Rio champs edge hosts in game of nerves
NEW DELHI: “Finally, Rafael Nadal in the flesh, who cares if it’s in doubles!” This was, possibly, the prevailing thought on everyone’s mind, from the national association to patrons, as the Spanish superstar made his belated debut at the RK Khanna Tennis Stadium for the Davis Cup World Group Playoffs on Saturday.
It was an exchange offer of high quality as Nadal replaced Feliciano Lopez in doubles a day after being replaced by him in singles. Why not? The 30-year-old and Marc Lopez are the reigning Olympic champions. It’s a distinction that even Leander Paes hasn’t earned. Could he and Saketh Myneni, against all odds, reverse the tide? Not quite, but they came close.
In a topsy-turvy-yet-brilliant match, Spain condemned India — via 3-0 elimination — to another year in the team event’s purgatory: Group I. Despite the 6-4, 6-7 (2/7), 4-6, 4-6 scoreline, the hosts could’ve pushed it to five sets if they’d held on to their nerves and serves.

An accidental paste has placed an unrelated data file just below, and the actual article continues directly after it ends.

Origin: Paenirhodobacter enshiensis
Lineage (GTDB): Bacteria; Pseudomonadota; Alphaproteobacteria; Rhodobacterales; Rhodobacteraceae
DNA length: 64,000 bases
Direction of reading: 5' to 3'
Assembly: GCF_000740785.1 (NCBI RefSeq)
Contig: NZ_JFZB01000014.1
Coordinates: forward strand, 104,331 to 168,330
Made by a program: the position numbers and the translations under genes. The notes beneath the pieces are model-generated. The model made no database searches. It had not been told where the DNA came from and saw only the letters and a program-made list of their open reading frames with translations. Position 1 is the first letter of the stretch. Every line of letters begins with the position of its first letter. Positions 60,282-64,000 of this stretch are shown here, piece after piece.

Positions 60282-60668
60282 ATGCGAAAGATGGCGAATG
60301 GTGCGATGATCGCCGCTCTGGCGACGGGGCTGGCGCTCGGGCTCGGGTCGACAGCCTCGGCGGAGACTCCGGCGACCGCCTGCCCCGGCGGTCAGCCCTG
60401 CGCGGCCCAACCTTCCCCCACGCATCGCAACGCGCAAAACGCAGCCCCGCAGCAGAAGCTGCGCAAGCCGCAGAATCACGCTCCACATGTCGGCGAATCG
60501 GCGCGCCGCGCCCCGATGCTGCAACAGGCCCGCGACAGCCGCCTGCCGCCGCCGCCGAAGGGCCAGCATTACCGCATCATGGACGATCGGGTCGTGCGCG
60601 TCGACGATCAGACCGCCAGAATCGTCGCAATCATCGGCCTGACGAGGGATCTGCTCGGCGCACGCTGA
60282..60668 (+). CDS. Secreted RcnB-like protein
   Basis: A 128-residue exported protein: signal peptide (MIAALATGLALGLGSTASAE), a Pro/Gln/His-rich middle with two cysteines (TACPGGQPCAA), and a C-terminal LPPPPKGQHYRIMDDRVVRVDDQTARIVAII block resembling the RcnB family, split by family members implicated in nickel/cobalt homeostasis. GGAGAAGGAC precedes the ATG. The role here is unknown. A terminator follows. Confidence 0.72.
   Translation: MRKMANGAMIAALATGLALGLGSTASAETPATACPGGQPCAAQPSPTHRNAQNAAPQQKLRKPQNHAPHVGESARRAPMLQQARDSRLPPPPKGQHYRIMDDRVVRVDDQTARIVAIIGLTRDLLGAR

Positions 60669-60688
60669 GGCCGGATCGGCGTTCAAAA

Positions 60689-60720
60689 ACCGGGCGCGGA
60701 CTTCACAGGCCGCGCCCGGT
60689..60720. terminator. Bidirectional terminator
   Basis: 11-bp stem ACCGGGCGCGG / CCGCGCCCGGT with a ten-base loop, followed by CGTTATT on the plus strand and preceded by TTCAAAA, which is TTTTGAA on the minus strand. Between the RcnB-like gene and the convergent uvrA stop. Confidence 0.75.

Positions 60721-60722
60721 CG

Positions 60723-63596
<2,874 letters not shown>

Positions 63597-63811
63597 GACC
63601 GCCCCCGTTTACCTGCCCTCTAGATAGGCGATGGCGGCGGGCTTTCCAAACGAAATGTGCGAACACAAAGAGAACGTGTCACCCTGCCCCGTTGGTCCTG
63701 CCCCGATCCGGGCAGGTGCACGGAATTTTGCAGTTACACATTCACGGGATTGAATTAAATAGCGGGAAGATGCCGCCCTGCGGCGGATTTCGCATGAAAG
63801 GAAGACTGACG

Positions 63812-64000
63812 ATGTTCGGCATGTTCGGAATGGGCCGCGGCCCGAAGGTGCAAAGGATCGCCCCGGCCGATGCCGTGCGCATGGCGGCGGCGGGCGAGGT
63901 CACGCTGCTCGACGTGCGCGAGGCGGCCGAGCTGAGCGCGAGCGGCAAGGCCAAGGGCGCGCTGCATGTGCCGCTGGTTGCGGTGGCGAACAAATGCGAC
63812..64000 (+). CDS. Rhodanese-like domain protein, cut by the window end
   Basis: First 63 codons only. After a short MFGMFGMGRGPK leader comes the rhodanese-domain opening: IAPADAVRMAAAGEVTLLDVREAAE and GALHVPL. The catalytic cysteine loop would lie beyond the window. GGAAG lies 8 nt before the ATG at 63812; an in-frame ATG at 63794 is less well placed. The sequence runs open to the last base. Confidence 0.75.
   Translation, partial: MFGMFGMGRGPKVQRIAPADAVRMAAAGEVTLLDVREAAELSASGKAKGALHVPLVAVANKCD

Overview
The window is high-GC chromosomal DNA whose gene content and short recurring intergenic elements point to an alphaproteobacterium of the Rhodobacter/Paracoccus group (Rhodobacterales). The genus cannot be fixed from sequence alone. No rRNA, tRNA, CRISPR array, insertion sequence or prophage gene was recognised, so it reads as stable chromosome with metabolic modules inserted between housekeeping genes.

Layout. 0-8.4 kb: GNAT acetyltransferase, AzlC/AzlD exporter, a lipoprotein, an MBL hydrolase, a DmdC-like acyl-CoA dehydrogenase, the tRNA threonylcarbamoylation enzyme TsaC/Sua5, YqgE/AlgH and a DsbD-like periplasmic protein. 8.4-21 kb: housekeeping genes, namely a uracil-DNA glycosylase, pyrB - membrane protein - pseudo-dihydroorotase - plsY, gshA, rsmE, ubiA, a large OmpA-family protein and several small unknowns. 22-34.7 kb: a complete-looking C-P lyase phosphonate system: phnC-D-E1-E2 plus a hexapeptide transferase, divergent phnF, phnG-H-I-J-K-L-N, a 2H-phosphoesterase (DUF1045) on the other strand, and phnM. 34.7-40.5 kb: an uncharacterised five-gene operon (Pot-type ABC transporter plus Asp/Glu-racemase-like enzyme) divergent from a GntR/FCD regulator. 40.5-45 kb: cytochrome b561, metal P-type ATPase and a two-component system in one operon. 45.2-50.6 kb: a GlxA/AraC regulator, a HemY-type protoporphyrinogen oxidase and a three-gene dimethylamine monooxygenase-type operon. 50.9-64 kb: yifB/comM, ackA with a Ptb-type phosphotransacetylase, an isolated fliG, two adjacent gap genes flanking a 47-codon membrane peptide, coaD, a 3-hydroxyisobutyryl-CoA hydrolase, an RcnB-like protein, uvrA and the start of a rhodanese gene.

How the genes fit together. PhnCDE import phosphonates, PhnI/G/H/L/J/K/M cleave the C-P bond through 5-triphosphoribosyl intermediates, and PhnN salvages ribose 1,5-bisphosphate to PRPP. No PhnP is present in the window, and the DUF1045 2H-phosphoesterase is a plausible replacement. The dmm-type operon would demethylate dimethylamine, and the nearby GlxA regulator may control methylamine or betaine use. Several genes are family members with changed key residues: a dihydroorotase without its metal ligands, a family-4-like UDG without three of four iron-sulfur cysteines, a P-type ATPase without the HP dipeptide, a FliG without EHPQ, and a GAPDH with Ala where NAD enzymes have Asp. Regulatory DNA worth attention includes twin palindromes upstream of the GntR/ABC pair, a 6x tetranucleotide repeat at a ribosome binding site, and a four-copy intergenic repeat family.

Nadal and Paes made sure that the crowd got their money’s worth, even though all the seats were free of cost. The 14-time Major champion was in his element, displaying his innumerable idiosyncrasies, fearsome forehand and trademark foot speed. There were at least a few instances where Paes’ deft drop volleys looked like stone-cold winners. But Nadal, as is his wont, managed to track them down. Paes, meanwhile, energised the spectators with a magician-like feel at the net.
That’s not to say that Lopez and Myneni didn’t play their parts well. It was just that they were cast in supporting roles, deferring to the main performers at opportune times. In the end, the stands gave both teams a well-deserved standing ovation.
The left-hander reiterated what he’d been saying all along. “Making the World Group has been our aim. With so many players in the top 100, we deserve to be there,” Nadal stated, before clarifying that it was indeed a stomach issue that had rendered him unfit on Day 1. “My wrist was alright, but my stomach not so much.”